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A history of UK Remembrance Day coins

Every year since 1919, on the second Sunday of the 11th month, at the 11th hour, the nation falls silent for two minutes to pay their respects to the brave men and women who have lost their lives in conflict around the world, and for those who continue to safeguard our freedom.

Today marks 100 years of Remembrance and to commemorate this significant occasion, I’ve taken a look at the history of UK coins issued in tribute.

History of Remembrance Day

Remembrance Day first began as ‘Armistice Day’ in Great Britain on the 11th November 1919, in commemoration of the one-year anniversary of the peace agreement that ended the First World War.

After the conclusion of WWII in 1945, the British government wanted to honor those who fought in the World Wars and decided to replace Armistice Day with a new Sunday observance, which thereafter was known as Remembrance Sunday.

UK Remembrance Coins

2017

A history of UK Remembrance Day coins
UK 2017 Remembrance Day £5

In 2017, The Royal Mint released the first official UK Remembrance Day £5 coin, designed by Stephen Taylor to honour the fallen and ensure their stories live on through the generations.

Traditionally, Remembrance Day £5 coins were produced by The Royal Mint on behalf of Alderney and would therefore have been Alderney tender, however 2017 marked the first time this important anniversary was commemorated on a UK coin.

2018

A history of UK Remembrance Day coins
UK 2018 Remembrance Day £5

In 2018 The Royal Mint released their second Brilliant Uncirculated Remembrance £5 coin to honour the sacrifices of all those who have risked, and continue to risk, their lives to protect our freedom.

This £5 coin features a design by Laura Clancy, including vibrant red selected colour printing, symbolic of the resilient and determined poppies that grew amidst the destruction in the valley of the Somme.

2019

A history of UK Remembrance Day coins
UK 2019 Remembrance Day £5

This year, a brand new UK £5 was released, featuring a design by artist Harry Brockway, incorporating the famous lines from ‘For the Fallen’ by Laurence Binyon.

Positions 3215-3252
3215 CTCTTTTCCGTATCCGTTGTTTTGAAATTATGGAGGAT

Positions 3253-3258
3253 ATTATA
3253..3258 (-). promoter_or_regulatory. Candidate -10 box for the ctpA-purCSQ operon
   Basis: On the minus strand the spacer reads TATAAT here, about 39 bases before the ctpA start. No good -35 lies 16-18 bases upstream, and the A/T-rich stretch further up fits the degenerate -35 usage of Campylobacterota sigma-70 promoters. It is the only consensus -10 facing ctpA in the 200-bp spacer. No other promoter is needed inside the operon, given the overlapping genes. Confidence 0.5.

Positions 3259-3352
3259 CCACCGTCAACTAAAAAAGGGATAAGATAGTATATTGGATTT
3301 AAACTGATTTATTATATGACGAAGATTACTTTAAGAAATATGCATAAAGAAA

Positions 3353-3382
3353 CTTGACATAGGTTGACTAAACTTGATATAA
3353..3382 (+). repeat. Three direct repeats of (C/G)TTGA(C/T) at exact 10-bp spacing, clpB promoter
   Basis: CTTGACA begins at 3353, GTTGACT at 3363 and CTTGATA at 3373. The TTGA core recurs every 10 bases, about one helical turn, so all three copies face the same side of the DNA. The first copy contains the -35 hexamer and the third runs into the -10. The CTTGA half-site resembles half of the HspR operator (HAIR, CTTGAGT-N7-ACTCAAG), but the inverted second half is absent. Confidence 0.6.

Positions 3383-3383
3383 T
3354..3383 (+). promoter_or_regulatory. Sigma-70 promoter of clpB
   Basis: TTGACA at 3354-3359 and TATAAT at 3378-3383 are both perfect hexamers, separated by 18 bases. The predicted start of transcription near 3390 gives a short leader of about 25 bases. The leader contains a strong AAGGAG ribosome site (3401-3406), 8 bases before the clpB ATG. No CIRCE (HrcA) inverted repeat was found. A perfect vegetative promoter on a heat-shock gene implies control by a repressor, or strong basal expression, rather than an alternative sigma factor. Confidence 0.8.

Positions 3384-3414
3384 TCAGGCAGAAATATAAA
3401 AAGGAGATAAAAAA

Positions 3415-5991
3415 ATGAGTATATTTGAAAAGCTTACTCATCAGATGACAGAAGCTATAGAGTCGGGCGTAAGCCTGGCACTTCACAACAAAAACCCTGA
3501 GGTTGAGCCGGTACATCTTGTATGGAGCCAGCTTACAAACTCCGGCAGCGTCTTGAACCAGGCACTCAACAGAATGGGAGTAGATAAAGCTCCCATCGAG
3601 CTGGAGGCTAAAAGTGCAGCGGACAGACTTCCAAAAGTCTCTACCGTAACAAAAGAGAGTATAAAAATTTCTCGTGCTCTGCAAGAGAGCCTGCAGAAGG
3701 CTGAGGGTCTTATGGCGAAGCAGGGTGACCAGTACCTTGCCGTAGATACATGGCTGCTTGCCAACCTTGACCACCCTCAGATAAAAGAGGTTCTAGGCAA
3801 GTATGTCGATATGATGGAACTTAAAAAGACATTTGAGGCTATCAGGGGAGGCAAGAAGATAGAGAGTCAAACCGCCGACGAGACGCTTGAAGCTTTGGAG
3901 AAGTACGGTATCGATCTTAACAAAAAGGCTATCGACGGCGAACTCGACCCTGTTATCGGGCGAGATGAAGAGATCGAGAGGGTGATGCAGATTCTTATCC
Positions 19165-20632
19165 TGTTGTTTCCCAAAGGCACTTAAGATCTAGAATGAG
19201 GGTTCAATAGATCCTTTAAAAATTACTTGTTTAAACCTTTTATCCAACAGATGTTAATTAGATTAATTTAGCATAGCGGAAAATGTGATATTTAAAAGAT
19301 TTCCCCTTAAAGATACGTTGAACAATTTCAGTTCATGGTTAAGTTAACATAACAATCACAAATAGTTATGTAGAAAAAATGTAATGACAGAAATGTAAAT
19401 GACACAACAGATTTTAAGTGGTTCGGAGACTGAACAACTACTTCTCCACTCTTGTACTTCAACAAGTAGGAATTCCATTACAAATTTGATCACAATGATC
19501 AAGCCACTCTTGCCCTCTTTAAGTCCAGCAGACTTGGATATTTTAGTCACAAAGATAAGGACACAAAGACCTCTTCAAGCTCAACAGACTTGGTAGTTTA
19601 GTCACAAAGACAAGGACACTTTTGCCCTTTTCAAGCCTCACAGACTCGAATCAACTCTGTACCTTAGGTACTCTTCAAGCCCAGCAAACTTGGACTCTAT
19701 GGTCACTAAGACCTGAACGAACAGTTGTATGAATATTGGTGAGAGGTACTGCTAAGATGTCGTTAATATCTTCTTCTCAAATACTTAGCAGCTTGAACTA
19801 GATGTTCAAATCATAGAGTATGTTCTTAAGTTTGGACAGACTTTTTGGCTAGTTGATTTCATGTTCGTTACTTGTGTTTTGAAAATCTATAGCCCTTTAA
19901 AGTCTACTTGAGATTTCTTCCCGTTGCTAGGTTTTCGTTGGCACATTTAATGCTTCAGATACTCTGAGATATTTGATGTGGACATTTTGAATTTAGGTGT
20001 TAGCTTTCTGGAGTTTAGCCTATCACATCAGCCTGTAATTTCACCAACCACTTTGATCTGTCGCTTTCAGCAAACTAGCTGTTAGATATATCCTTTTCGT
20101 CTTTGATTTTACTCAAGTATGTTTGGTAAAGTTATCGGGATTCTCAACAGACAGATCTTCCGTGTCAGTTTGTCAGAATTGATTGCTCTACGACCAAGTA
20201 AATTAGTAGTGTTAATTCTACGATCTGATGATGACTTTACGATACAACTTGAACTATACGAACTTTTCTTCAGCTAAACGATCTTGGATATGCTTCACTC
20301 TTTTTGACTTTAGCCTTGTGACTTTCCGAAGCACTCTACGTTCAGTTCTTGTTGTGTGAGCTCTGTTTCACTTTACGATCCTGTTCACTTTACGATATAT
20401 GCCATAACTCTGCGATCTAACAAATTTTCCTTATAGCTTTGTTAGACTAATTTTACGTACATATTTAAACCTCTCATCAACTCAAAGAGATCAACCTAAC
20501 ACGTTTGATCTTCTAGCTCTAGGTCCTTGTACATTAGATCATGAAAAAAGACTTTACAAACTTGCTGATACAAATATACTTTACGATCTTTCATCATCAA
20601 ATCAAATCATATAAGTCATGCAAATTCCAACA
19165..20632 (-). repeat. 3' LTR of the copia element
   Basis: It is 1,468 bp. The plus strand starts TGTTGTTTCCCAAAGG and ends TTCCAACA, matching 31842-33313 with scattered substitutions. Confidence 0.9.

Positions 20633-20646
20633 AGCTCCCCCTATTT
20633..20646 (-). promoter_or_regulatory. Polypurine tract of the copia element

The intricate design has selected colour-printing highlighting a red poppy – the recognised symbol of Remembrance to honour those who have fought.

The use of selected colour printing is normally reserved for Proof quality coins, which makes the Remembrance Day £5 coins particularly special.

UK coins commemorating wartime

The Remembrance £5 coins are a poignant tribute to those who fought and lost their lives in the World Wars, and The Royal Mint have also issued a number of other wartime themed UK coins.

From 2014-2018, The Royal Mint issued a series of commemorative £2 coins to commemorate the wartime journey of the First World War from outbreak to armistice.

2014

The first coin in the series was the 2014 Kitchener £2 which featured John Bergdahl’s depiction of Lord Kitchener’s famous call to arms, alongside the words ‘YOUR COUNTRY NEEDS YOU’.

A history of UK Remembrance Day coins

Kitchener was a British military leader and Secretary of State for War in the first years of the First World War. Unlike many others in the Government and the military, Kitchener foresaw a war lasting for years and he planned accordingly. He rapidly enlisted and trained huge numbers of volunteers for a succession of entirely new ‘Kitchener armies’. It was this enlistment campaign that coined the now famous phrase that appears on the reverse of this £2 coin.

5,720,000 of these coins entered circulation in 2014.

2015

The second £2 coin in the Royal Mint’s five year programme to commemorate the centenary of the First World War pays tribute to the Royal Navy.

A history of UK Remembrance Day coins

Renowned military artist David Rowlands designed the reverse of this coin, and it features a battleship approaching on the open sea, paying homage to the British fleet that defended coastal waters against the Germans. At the time, The Royal Navy was by far the most powerful navy in the world. The British economic blockade of Germany, afforded by the Royal Navy’s command of the sea, inflicted great damage on the war effort of Germany.

650,000 of these coins entered circulation in 2015, making it the third rarest £2 coin currently in circulation.

2016

In 2016, the third issue of the First World War Centenary series commemorated the role of the Army.

A history of UK Remembrance Day coins